Imagine that one day, you wake up, make yourself a hearty breakfast of pancakes with syrup and fruit, pour yourself a cup of coffee or tea, and sit down to partake in this feast. You take your first bite of food and can’t taste the sweetness of the syrup. You sip your coffee or tea and can’t taste the pleasantness of it. Panicked, you rifle through your cupboards and try to taste everything you can find: honey, tuna, sugar, baking chocolate, anchovies (hey, you never know), and salt. Nothing. No sour, salty, sweet, bitter, or savory tastes. You call your doctor and request an appointment that day. There’s no way you can get through the day without one of your five basic senses. The kicker is that you’ve known for a while that you were losing your sense of taste, but you thought it would resolve itself, and ignoring it was easier.
At the appointment, your doctor tells you that your loss of taste is due to aging, and it’s a permanent issue that you’ll have to learn to cope with. You’re devastated. You feel like you’ve lost a friend. You spend the next few weeks eating less and less, feeling angry over little things, and sleeping more each night to forget it.
We all know that the longer an issue goes without being fixed, the worse it becomes. The person (or people) involved with the issue also experience a myriad of feelings that can get worse as the issue goes on without attention. Millions of people all over the world experience depressive symptoms resulting from a progressive loss of one of their five senses, and hearing loss, whether sudden or gradual, has a far-reaching emotional impact on those affected by it. Multiple studies have been conducted in the past several years that have found a distinct link between hearing loss and depression.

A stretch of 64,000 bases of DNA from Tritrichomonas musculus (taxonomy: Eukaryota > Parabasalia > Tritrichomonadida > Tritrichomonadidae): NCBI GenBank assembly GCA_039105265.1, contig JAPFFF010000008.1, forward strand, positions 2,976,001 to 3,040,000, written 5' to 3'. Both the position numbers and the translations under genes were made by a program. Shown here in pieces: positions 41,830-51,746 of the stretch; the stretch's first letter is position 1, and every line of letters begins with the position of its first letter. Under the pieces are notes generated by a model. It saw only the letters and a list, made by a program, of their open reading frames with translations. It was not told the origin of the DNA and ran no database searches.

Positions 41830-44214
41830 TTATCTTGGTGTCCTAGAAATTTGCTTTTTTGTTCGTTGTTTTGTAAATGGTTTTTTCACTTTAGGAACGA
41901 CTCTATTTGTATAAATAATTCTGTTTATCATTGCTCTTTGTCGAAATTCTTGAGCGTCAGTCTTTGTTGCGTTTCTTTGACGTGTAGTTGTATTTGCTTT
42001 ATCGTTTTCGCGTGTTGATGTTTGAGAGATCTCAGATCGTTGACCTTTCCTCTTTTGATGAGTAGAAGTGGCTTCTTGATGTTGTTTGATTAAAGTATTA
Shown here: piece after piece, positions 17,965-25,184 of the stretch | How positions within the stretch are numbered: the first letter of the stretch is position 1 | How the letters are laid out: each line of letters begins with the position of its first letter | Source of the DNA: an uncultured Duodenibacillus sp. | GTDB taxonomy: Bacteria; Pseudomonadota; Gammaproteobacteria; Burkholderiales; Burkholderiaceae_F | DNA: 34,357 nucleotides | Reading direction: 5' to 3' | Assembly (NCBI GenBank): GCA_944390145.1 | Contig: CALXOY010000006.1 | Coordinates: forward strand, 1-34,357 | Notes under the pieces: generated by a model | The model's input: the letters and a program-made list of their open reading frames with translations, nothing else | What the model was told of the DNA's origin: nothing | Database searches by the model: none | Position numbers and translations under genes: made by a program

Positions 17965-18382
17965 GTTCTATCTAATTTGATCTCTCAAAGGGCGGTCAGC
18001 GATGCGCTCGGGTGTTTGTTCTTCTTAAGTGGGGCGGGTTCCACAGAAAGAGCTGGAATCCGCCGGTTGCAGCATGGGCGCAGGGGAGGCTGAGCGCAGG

An individual with untreated hearing loss may feel excluded from social activities, which can lead to feelings of isolation and loss, further exacerbating depressive symptoms. How long has your friend or loved one been experiencing depression due to hearing loss? Have you been experiencing depression due to hearing loss? Recognizing the signs early will help you better approach the issue with a positive and confident attitude.
The following are some of the signs of depression that you should look out for:
- sleeping too much
- unable to sleep (insomnia)
- little desire to be active
- generally apathetic
- angry outbursts over small matters
- not eating much food
- distractions, such as television and the computer, become a consuming part of everyday life
- less energy
- unable to remember things
If you’re approaching a friend or loved one, provide the most support you can; explain your concern in a positive way and offer to come with him/her for a hearing test. The hearing healthcare professional can discuss the results of the test and recommend solutions specifically for the individual. In the long run, seeking a solution will not only help someone hear better, but make him/her feel happier and more confident in social situations and life in general.